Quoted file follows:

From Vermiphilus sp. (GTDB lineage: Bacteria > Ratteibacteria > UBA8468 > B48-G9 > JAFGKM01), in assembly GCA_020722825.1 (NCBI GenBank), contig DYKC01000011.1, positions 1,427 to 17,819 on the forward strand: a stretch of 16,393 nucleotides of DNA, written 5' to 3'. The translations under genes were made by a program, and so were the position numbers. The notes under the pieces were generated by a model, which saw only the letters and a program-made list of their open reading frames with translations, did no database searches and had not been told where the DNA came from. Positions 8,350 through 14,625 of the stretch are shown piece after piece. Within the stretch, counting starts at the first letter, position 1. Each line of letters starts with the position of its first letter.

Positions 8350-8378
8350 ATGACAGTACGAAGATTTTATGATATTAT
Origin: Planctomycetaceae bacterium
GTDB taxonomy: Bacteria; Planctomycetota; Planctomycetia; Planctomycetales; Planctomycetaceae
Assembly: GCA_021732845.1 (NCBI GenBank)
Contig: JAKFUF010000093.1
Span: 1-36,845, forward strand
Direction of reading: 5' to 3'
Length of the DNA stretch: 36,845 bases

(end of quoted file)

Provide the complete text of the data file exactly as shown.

From Vermiphilus sp. (GTDB lineage: Bacteria > Ratteibacteria > UBA8468 > B48-G9 > JAFGKM01), in assembly GCA_020722825.1 (NCBI GenBank), contig DYKC01000011.1, positions 1,427 to 17,819 on the forward strand: a stretch of 16,393 nucleotides of DNA, written 5' to 3'. The translations under genes were made by a program, and so were the position numbers. The notes under the pieces were generated by a model, which saw only the letters and a program-made list of their open reading frames with translations, did no database searches and had not been told where the DNA came from. Positions 8,350 through 14,625 of the stretch are shown piece after piece. Within the stretch, counting starts at the first letter, position 1. Each line of letters starts with the position of its first letter.

Positions 8350-8378
8350 ATGACAGTACGAAGATTTTATGATATTAT
Origin: Planctomycetaceae bacterium
GTDB taxonomy: Bacteria; Planctomycetota; Planctomycetia; Planctomycetales; Planctomycetaceae
Assembly: GCA_021732845.1 (NCBI GenBank)
Contig: JAKFUF010000093.1
Span: 1-36,845, forward strand
Direction of reading: 5' to 3'
Length of the DNA stretch: 36,845 bases